The American Civil Liberties Union of Tennessee is freedom’s watchdog, challenging government abuse of rights and fighting for fairness in our laws and their enforcement. We are dedicated to translating the guarantees of the Bill of Rights into reality for all Tennesseans through community education, legislative lobbying, advocacy and litigation.
Who we are
The Beacon Center of Tennessee is a limited government nonprofit that empowers Tennesseans to reclaim control of their lives, so that they can freely pursue their version of the American Dream.
The Tennessee Association of Goodwills works to enhance the dignity and quality of life of individuals and families by strengthening communities, eliminating barriers to opportunity, and helping people in need reach their full potential through learning and the power of work.
The Nashville Area Chamber of Commerce is Middle Tennessee’s largest business federation, representing more than 2,200 member companies. Together with its affiliates, the Nashville Chamber works to strengthen the region’s business climate and to enhance Nashville’s position as a desirable place to live, work and visit.
The Tennessee County Services Association (TCSA) is a nonpartisan, nonprofit public interest group representing counties. TCSA is an umbrella organization made up of three affiliate associations – The Association of County Mayors (ACM), The Tennessee County Commissioner’s Association (TCCA), and The Tennessee County Highway Officials Association (TCHOA). This combined membership represents over 1,800 elected and appointed officials of both the executive and legislative branches of county government.
Public safety should be the paramount concern of any criminal justice system; however, criminal law should be reserved for conduct that threatens public safety, not wielded to grow government and undermine economic freedom.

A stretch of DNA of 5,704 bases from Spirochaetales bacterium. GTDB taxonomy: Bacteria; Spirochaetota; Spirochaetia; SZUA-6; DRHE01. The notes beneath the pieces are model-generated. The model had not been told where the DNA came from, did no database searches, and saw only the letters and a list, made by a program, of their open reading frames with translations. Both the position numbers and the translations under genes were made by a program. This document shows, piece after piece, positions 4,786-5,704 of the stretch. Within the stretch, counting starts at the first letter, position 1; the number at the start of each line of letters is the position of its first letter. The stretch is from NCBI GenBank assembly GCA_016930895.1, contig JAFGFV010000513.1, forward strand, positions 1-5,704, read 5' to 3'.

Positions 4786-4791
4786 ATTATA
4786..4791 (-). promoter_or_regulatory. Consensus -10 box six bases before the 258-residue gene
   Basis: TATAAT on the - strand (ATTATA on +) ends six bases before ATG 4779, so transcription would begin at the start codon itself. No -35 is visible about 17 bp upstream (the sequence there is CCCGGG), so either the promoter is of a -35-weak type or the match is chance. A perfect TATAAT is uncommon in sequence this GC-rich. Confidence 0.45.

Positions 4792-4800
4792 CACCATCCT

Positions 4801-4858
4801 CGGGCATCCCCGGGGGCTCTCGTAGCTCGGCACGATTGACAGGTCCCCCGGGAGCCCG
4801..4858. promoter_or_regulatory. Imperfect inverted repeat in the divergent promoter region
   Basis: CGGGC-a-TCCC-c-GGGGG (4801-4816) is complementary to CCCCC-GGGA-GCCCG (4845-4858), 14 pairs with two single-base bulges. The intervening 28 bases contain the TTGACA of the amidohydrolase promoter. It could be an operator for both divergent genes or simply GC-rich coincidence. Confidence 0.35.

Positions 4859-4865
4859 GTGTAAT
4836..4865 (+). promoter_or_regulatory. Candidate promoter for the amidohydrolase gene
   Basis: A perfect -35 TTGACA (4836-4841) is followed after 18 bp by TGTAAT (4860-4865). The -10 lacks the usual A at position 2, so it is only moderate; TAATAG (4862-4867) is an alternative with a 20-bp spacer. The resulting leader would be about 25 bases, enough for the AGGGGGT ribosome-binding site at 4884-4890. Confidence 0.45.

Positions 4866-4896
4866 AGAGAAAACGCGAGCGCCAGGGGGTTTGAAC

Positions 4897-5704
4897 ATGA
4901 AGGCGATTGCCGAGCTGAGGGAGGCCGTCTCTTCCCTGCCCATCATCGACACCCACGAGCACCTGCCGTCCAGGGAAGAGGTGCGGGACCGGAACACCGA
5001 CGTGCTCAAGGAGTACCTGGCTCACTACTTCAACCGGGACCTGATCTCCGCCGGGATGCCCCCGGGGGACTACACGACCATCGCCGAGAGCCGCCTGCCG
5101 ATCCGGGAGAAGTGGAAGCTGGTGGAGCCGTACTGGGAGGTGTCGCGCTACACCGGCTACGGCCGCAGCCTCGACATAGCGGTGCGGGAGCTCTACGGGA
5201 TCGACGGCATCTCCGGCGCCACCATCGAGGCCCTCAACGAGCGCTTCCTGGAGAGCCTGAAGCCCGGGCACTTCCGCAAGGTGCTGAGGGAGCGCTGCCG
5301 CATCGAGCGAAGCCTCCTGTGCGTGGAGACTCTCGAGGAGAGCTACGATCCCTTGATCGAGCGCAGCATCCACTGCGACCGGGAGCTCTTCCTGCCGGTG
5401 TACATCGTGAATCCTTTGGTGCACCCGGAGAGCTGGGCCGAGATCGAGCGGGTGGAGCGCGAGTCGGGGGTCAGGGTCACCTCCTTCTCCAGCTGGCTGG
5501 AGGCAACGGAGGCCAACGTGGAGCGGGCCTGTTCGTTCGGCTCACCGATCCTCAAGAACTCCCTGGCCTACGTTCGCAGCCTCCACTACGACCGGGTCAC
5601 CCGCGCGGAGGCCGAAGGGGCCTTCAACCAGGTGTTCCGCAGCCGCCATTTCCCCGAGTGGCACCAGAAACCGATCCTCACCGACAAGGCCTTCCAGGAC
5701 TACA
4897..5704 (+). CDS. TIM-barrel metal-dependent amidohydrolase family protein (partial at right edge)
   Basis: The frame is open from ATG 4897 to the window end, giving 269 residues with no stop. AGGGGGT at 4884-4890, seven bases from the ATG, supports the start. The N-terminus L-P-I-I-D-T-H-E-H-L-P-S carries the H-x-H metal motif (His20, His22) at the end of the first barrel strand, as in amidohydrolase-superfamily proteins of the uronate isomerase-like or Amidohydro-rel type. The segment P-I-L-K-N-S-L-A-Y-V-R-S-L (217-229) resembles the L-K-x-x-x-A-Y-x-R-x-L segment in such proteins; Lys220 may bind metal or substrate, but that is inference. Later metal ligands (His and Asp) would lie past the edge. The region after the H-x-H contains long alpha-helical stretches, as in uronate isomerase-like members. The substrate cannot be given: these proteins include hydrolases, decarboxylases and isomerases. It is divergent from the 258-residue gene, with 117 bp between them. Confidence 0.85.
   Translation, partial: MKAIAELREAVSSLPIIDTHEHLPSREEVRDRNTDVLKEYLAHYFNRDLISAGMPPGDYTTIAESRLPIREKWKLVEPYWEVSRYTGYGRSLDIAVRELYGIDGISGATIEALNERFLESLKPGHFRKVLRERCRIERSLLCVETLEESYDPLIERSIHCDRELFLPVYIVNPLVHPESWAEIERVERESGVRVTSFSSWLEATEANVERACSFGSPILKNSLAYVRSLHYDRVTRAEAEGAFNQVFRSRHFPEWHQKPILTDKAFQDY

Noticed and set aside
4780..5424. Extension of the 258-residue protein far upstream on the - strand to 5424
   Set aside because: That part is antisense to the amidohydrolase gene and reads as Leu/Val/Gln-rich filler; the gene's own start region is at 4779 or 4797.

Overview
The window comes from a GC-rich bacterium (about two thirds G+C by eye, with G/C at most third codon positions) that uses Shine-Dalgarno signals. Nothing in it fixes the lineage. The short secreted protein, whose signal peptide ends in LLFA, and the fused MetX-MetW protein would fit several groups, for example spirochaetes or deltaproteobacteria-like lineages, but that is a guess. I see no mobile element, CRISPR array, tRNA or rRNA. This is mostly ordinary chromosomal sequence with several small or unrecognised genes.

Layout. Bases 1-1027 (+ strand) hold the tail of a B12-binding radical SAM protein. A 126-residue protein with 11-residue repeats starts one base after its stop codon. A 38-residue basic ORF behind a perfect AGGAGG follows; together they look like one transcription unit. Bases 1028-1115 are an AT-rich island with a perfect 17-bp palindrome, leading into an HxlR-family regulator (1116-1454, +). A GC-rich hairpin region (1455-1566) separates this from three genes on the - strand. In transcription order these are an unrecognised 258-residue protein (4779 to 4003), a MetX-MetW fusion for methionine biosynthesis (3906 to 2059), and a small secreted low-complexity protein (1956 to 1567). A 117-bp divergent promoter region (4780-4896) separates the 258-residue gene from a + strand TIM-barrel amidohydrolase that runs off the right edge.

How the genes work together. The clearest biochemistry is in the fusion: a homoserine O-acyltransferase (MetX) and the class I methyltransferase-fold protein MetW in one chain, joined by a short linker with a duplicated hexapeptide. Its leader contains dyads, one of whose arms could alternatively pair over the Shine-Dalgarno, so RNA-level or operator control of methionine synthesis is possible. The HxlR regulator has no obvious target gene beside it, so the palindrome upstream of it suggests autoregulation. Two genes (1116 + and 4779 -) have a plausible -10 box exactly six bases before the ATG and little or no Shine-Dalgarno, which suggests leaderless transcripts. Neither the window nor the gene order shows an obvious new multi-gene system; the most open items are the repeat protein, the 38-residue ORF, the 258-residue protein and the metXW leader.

Criminal justice should be efficient and place as small a burden on taxpayers as possible, while maintaining strong protections for public safety.
Policies and evidence-based programs that address the root causes of crime and keep juveniles from entering the criminal justice system in the first place are critical to ensuring a better return on crime reduction dollars for Tennessee taxpayers.
Most prisoners will return to their communities and therefore, in preparation, they should receive educational opportunities, such as high school equivalency certificates, and also learn specific trades and skill sets. To promote re-entry and prevent recidivism, we should provide educational and workplace readiness opportunities to encourage their full re-integration into society.
A central goal should be to convert all released prisoners into taxpayers and productive members of society. To that end, the criminal justice system should emphasize public safety, personal responsibility, workforce readiness, restitution, community service, and treatment—while in prison and during probation and parole.
Transparency & accountability
As with any government program, the criminal justice system must be transparent and include performance measures that hold it accountable for its results in protecting the public, lowering crime rates, reducing re-offending, collecting victim restitution, and conserving taxpayers’ money.
The following are Signatories to our Statement of Principles